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Hastings Business Law Journal

Abstract

Use of a personal goodwill allocation in the sale of assets is the current darling of the tax wonk world, made popular again by the recent case of Bross Trucking v. Commissioner. The ability to allocate some of a corporate seller’s purchase price in a sale of assets to an individual shareholder rather than to the corporation saves that individual shareholder from being subject to the double taxation of a C corporation.

Despite its ability to save on taxes, company advisors are reluctant to allocate part of a purchase price to personal goodwill because of the uncertainty surrounding how to have the allocation respected by the Service and upheld by the courts. While commentators believe that they have come up with a list of criteria that will pass muster with the courts, those same commentators admit that following the list only makes it less likely that the allocation will be respected, not that it is foolproof.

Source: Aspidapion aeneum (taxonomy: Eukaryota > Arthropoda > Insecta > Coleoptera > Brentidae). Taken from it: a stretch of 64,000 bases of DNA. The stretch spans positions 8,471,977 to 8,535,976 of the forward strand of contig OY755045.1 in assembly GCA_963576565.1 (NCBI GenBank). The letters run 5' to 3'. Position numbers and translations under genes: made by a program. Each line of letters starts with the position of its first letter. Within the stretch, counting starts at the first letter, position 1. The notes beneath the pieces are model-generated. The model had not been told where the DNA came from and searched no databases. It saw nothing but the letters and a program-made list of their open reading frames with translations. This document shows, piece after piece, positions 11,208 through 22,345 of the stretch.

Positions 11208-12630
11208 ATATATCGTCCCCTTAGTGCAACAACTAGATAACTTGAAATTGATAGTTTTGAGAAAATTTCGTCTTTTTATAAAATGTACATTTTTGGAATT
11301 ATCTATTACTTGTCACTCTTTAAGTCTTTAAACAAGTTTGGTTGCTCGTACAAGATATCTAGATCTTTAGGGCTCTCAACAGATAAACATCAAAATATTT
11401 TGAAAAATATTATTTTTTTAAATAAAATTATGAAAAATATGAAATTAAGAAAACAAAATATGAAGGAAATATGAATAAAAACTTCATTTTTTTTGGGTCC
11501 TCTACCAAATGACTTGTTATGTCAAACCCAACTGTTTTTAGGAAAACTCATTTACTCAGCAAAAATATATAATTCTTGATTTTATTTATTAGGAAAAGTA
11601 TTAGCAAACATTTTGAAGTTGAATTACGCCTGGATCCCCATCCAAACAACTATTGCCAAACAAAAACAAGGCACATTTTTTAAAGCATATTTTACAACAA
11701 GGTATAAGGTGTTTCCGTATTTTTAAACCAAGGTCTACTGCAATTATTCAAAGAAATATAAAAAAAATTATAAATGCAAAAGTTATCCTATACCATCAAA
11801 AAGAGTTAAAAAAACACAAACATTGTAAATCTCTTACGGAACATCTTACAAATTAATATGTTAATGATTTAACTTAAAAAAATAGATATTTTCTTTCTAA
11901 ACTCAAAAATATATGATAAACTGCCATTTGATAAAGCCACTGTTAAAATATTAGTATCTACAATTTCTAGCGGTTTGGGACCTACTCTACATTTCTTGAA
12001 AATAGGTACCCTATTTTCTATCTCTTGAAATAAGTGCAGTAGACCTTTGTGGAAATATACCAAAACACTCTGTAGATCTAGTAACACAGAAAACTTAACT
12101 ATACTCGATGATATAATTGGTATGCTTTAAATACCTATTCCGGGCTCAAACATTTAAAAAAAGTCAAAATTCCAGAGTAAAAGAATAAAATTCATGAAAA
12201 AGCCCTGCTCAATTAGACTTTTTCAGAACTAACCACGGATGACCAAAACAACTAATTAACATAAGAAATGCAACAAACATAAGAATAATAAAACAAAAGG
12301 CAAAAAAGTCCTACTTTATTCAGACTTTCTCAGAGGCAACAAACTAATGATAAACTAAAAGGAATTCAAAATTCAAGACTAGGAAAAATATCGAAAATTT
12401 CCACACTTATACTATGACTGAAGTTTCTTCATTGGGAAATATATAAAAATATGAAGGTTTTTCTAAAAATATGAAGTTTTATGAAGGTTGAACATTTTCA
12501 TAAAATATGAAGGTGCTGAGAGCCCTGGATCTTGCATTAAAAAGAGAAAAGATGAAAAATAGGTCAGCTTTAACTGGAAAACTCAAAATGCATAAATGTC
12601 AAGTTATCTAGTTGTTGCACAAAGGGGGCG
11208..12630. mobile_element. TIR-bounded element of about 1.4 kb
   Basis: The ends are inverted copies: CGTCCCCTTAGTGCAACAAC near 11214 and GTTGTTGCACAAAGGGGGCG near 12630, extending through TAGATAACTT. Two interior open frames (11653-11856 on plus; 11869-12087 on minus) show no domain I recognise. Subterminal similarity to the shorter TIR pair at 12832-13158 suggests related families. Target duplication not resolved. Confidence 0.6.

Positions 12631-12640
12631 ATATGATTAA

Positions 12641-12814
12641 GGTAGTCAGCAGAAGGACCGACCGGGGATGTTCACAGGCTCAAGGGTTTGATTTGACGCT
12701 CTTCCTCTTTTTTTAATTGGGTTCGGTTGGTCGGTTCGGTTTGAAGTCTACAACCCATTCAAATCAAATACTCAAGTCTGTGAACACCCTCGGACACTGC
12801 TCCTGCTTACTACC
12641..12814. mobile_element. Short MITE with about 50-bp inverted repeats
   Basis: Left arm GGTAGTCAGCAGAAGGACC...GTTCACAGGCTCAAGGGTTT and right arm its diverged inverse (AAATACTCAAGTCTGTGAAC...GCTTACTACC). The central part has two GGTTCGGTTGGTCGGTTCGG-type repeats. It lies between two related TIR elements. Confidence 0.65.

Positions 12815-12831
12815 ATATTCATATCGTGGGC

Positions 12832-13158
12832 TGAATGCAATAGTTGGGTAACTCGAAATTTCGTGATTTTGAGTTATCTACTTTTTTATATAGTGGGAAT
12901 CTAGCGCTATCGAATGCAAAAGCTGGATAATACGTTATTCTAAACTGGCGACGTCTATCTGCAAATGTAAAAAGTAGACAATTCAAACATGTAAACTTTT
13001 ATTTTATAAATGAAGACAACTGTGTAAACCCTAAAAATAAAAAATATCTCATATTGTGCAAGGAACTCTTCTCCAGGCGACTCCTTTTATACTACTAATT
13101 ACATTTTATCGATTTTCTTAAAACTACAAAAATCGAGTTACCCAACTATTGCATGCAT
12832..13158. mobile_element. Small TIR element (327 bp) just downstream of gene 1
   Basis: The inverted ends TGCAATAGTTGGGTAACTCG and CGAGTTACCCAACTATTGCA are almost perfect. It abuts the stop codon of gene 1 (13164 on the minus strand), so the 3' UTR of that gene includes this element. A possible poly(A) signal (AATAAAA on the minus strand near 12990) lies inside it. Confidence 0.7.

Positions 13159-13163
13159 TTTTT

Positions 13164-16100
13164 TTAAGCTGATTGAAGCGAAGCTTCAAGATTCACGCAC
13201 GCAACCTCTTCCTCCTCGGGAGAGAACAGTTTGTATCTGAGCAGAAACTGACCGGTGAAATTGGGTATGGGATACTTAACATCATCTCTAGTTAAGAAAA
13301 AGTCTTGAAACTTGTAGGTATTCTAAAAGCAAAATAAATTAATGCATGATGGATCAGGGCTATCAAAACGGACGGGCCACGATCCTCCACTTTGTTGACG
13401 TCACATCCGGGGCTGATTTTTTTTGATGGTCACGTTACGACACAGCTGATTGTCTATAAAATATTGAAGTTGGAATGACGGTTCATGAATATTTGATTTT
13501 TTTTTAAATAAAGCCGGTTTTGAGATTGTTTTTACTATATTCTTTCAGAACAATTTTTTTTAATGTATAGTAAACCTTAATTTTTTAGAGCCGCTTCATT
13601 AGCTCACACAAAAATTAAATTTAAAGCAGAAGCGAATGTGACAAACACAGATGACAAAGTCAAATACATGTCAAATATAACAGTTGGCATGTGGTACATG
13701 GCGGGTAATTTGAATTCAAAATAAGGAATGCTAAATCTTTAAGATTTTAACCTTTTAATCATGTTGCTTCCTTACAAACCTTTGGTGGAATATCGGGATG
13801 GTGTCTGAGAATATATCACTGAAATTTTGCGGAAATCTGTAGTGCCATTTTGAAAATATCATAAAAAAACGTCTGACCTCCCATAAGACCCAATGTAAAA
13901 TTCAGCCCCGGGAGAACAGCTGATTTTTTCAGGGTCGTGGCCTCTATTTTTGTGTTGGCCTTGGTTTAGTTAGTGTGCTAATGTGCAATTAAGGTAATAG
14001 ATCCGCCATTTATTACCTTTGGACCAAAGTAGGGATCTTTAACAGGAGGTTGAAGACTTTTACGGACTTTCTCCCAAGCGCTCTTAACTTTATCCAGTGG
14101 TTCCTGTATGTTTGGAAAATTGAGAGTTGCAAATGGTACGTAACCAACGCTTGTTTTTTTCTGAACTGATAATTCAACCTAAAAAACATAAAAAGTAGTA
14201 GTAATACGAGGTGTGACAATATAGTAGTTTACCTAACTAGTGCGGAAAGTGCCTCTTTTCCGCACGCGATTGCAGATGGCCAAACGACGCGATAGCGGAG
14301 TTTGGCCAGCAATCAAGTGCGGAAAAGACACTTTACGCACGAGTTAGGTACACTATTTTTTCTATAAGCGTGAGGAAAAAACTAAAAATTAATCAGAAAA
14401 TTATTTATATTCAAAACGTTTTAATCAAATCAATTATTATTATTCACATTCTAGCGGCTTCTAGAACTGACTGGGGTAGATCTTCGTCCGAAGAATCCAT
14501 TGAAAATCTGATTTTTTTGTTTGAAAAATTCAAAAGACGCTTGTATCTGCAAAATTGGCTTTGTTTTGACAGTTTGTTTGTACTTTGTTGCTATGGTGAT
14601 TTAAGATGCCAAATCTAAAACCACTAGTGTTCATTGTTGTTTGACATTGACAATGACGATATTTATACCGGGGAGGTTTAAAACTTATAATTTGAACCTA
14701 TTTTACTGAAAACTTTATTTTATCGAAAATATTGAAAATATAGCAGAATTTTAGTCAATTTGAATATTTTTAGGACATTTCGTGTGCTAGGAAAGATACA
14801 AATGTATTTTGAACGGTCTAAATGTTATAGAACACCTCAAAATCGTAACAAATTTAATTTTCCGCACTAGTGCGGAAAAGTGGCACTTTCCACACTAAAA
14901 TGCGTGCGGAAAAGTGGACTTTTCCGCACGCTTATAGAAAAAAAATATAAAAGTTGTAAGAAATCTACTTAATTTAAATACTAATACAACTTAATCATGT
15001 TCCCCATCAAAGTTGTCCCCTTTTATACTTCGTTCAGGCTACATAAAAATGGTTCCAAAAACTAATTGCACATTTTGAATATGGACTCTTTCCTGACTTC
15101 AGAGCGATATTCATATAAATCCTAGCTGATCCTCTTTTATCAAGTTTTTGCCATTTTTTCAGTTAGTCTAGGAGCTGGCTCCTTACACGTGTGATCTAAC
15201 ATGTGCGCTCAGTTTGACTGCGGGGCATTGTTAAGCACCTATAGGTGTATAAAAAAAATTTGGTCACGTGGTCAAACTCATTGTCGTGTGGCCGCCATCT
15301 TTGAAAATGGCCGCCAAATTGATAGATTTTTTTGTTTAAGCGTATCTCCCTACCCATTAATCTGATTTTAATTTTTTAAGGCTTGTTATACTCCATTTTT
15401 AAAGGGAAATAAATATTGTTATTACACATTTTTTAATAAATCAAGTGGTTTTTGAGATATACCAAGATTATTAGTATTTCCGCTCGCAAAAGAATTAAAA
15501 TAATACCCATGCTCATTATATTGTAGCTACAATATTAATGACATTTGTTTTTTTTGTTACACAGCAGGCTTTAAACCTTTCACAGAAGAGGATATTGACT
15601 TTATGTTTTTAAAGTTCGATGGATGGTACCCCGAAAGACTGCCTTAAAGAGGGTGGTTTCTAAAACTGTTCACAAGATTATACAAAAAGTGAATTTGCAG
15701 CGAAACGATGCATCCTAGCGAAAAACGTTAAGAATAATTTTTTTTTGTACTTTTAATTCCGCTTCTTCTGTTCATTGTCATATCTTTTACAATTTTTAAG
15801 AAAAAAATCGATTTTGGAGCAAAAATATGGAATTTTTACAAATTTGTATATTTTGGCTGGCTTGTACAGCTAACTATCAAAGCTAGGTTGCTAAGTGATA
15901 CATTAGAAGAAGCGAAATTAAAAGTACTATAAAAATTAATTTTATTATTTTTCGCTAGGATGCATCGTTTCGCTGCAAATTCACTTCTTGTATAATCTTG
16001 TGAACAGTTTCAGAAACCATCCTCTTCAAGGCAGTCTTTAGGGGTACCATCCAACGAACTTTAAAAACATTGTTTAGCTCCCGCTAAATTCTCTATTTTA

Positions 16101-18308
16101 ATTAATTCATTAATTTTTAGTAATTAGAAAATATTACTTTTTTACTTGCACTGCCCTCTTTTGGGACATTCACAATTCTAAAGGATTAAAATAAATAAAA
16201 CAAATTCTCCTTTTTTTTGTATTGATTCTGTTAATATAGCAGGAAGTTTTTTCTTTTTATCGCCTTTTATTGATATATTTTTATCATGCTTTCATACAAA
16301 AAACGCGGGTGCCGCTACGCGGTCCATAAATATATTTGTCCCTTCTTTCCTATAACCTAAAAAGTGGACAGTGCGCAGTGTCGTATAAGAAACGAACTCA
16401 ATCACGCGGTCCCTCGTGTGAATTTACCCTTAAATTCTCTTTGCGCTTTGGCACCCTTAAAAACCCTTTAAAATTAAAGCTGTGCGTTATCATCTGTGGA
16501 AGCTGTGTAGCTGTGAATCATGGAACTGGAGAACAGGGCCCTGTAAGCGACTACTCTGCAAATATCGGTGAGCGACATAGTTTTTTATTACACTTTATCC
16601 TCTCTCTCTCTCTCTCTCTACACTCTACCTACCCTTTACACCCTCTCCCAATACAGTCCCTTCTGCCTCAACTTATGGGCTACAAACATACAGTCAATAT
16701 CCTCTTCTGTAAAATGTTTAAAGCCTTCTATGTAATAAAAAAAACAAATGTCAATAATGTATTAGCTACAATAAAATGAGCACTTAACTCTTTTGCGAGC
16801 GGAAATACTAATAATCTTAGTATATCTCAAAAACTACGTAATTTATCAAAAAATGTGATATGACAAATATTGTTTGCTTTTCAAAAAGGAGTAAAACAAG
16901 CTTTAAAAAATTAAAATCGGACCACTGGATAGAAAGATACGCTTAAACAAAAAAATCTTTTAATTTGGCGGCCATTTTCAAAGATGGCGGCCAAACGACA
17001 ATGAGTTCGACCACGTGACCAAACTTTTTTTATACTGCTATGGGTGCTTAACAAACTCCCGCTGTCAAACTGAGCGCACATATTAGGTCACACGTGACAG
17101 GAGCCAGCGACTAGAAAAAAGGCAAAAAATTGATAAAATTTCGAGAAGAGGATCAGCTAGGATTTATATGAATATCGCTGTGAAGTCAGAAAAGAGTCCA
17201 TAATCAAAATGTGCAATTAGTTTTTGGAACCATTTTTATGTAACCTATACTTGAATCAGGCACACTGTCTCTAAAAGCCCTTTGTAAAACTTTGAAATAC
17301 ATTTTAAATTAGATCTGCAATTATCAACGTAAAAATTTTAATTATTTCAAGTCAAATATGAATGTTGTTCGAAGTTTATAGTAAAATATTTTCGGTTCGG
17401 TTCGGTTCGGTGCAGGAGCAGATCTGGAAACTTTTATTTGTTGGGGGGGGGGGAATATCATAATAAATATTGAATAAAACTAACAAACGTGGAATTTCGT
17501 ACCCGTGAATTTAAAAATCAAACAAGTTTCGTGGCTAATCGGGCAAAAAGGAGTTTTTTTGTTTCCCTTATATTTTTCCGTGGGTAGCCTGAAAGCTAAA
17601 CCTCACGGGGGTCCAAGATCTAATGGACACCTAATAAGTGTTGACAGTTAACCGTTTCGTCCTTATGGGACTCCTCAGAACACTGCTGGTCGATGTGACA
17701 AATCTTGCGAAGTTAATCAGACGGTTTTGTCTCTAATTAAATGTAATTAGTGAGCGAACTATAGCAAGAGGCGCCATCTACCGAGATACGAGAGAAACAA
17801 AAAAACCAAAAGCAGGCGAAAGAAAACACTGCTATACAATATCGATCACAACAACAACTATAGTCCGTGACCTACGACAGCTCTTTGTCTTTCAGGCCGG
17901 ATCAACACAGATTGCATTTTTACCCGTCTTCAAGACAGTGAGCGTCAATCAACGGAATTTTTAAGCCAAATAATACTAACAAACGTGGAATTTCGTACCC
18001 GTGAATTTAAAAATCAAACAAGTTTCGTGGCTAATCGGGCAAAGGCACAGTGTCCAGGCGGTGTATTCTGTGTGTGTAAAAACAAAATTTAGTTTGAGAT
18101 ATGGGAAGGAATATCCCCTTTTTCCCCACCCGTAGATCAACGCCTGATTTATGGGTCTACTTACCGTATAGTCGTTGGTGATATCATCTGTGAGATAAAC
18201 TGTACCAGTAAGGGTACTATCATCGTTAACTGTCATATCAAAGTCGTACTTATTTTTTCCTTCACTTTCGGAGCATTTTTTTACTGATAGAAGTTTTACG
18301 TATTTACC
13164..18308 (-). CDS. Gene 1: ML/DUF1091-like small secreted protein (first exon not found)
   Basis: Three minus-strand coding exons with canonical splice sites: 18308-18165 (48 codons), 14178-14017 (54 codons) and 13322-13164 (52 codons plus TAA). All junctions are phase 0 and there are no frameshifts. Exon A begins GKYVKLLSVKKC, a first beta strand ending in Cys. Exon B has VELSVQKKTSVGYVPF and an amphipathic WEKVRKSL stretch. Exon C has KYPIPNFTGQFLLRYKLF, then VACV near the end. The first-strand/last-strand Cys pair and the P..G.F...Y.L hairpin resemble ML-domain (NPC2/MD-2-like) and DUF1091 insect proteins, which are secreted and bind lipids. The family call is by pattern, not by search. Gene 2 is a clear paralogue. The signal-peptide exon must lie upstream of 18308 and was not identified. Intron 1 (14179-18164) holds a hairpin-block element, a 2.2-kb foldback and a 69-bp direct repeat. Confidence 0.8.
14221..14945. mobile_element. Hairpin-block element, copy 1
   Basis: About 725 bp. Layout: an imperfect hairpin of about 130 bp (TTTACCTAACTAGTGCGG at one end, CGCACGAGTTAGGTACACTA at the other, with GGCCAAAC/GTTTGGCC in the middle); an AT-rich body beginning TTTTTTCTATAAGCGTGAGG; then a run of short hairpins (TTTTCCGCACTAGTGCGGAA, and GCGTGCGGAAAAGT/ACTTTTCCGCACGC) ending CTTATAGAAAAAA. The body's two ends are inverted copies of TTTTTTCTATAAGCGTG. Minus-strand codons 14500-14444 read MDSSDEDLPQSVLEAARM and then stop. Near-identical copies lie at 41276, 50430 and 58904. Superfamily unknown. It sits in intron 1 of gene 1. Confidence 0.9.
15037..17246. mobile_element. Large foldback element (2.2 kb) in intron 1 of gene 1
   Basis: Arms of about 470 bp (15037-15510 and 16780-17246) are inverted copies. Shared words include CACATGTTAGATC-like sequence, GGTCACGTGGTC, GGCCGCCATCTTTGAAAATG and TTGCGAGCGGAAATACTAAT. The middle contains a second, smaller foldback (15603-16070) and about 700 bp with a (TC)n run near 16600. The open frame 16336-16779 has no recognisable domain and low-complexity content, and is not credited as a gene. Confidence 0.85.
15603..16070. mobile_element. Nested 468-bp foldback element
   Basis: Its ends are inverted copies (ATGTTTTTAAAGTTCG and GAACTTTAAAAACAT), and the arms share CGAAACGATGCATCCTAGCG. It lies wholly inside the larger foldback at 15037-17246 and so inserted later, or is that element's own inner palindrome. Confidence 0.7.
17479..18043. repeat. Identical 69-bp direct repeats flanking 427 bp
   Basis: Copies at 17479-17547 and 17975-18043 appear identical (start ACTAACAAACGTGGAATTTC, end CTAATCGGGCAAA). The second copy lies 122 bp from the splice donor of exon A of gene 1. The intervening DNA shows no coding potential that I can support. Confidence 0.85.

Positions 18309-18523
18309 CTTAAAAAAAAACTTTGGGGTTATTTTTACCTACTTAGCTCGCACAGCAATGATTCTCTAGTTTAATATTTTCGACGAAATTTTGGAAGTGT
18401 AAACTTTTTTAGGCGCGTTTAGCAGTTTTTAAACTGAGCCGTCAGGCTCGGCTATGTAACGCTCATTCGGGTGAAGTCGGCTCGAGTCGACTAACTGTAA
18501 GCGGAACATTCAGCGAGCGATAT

However, even the commentators have missed the mark slightly. By taking a fresh, in-depth look at the cases that created the concept of allocating personal goodwill, this article discloses what the accepted criteria list left out, what the real requirements have been, and why those requirements aren’t supportable.

Finally, this article proposes a simple legislative fix that would provide certainty in the world of personal goodwill, allowing taxpayers and practitioners the assurance that their allocations would not just survive a deficiency claim from the Service, but actually reduce the ability of the Service to make that claim in the first place.

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